Sharapova stunned, and blames herself for shock loss
It was gripping, it lasted over three hours, it was, simply put, epic.
Yet, the crowd of nearly 10,000 who sat glued to their seats inside the Indoor Stadium last night watching Caroline Wozniacki's 7-6 (7-4), 6-7 (7-5), 6-2 win over Maria Sharapova in their BNP Paribas WTA Finals Singapore presented by SC Global will feel the Russian world No. 2 will have more to offer as she battles to qualify for the semi-finals out of the White Group.
Sure, Denmark's world No. 8 Wozniacki brought her 'A' Game.
The 24-year-old had many fine moments in the match, and hit arguably the shot of the day when she recovered brilliantly to meet Sharapova's smash late in the second set and return a winner beyond the Russian's reach.
Even though she threw a strop when she was temporarily distracted by the stadium's lights that seemed to malfunction during the second set, and also smacked her racket against the net when disputing a call later in the set, few would argue Wozniacki didn't deserve her win.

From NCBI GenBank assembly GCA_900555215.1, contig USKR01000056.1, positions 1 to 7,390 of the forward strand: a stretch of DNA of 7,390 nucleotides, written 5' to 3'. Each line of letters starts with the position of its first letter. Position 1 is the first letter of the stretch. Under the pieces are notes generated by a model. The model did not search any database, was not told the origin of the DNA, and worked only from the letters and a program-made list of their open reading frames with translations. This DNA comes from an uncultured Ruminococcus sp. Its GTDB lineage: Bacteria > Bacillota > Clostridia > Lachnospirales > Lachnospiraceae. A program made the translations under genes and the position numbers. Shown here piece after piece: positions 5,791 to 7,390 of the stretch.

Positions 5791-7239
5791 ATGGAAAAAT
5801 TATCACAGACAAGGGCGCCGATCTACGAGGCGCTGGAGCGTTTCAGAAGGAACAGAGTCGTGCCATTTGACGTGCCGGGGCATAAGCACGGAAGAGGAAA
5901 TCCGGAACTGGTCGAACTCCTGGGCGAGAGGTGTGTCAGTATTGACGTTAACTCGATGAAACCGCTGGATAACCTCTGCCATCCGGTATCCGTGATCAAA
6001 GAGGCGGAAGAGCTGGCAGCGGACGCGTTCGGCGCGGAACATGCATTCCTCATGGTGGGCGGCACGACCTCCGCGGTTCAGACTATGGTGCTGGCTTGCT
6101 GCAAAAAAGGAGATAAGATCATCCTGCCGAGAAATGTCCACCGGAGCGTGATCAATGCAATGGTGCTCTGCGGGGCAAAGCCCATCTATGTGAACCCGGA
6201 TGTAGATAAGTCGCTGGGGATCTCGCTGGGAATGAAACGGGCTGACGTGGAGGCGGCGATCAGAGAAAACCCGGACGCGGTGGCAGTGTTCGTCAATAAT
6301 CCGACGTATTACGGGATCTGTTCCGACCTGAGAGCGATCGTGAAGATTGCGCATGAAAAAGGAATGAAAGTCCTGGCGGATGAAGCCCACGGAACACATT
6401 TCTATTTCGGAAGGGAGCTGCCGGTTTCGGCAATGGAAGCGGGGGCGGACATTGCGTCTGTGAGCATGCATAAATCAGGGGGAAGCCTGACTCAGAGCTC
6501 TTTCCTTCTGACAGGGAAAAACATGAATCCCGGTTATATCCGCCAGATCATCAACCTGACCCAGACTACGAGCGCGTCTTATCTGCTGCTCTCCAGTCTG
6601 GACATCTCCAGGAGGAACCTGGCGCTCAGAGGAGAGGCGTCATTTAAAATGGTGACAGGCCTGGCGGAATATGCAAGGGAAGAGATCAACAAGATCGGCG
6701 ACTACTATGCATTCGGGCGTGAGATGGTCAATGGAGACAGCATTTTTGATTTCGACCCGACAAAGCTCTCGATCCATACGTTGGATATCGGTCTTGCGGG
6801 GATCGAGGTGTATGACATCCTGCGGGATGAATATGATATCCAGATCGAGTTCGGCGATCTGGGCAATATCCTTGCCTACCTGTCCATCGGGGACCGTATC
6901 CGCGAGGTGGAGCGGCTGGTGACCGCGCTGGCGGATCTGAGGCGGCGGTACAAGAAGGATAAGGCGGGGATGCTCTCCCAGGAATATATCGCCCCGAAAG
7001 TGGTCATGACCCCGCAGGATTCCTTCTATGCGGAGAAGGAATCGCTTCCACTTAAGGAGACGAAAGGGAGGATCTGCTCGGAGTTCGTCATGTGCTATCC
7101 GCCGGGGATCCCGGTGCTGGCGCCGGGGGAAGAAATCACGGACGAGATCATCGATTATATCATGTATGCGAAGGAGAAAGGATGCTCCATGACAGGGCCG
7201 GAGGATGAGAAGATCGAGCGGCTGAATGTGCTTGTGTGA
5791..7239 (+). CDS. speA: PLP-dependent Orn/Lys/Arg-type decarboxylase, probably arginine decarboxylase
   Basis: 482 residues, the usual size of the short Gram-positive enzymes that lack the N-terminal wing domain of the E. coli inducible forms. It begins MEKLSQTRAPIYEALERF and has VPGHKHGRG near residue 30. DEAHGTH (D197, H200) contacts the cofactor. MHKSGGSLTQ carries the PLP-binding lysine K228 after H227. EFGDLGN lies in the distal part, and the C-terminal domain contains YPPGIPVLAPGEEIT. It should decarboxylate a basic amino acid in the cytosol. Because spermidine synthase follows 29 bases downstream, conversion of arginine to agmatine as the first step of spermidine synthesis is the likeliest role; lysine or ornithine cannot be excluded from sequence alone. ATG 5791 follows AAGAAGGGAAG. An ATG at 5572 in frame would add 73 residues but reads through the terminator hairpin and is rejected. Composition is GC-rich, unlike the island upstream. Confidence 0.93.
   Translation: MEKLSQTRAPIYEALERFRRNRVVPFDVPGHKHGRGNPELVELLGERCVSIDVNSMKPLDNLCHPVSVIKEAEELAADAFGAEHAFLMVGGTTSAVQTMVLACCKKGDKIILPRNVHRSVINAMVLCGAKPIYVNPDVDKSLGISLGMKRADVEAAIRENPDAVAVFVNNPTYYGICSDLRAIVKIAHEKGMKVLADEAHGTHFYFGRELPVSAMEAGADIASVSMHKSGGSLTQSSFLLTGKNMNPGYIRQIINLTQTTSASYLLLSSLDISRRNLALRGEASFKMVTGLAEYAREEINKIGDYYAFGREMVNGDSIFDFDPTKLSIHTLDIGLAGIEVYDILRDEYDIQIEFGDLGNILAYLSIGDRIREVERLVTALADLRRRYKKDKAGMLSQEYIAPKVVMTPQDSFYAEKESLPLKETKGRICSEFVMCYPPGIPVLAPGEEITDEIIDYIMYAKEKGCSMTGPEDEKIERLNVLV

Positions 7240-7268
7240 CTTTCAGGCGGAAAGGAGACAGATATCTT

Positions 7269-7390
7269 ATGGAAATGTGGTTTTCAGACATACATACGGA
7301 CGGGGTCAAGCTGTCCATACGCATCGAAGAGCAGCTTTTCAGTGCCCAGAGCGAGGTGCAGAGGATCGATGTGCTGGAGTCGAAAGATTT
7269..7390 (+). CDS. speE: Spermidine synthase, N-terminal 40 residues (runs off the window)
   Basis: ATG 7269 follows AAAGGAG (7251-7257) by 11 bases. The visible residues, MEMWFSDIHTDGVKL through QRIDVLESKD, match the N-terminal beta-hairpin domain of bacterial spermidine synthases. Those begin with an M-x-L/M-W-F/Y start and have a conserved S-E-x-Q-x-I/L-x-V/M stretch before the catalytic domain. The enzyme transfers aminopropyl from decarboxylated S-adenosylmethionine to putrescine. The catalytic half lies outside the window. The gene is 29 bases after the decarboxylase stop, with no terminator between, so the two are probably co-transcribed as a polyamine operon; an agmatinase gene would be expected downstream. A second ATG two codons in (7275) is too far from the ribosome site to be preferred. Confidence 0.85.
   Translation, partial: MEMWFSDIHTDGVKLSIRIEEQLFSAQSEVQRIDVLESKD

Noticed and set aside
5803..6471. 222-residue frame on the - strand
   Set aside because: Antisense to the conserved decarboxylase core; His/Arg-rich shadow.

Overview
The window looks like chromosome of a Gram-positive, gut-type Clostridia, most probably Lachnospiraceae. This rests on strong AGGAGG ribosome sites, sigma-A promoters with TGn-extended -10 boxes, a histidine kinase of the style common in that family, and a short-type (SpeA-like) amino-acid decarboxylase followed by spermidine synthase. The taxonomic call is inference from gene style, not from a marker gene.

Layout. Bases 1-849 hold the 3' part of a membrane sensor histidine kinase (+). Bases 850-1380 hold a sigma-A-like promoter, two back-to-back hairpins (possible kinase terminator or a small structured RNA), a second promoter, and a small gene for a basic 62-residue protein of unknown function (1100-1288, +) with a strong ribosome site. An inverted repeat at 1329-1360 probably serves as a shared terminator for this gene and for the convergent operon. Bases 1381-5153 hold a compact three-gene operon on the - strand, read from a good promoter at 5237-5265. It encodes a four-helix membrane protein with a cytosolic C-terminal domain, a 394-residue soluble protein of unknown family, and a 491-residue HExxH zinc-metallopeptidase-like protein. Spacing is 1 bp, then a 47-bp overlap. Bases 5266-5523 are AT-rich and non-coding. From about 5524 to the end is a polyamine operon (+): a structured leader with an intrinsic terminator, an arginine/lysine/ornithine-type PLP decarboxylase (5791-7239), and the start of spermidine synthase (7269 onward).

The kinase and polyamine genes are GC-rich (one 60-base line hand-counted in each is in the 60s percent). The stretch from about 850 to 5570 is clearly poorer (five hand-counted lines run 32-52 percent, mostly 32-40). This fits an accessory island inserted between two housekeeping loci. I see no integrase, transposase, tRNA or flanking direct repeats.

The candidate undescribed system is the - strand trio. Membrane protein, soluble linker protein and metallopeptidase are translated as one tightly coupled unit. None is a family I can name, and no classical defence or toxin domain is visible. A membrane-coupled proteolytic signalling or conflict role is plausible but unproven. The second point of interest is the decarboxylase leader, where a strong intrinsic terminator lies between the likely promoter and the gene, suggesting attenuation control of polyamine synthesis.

But, after three hours and 13 minutes, it just felt like Sharapova had paid the price for being so sloppy.
The 27-year-old had some good moments, hitting 43 winners in the game, compared to only 14 from Wozniacki.
But she also made 76 unforced errors. Her rival made only 35.
She also chalked up a mind-boggling 15 double-faults.
Plus, the five-time Grand Slam winner reached break point first in each of the opening six games in the first set, but trailed 0-3 before dragging herself back to 3-3.
Facing the press about an hour after her match, Sharapova admitted she could have done better and that her troubles were her own doing.
"Of course, as a competitor, after a three-hour match, it's tough to be the one that loses it," she said.
"But I'm sitting in this chair not thinking there's nothing I could have done.
"I really feel a lot of the reasons the match turned out the way it did was because of what I did."
Elaborating, she added: "I just committed a lot more unforced errors than she did. She was the more consistent one.
"I felt like I had opportunities in the first set, but I didn't commit to finishing them off."
Sharapova had arrived in Singapore a week before the action began on Monday, hoping to end the year as world No. 1 and win her second WTA championship, following her 2004 success.
But she now needs at least to reach the final in Singapore to have a chance of overtaking Serena Williams and finishing the season as the top-ranked player for the first time.
And, as if recovering from last night's draining match wasn't enough of a hurdle to clear, she could well meet Williams in the semi-final, too.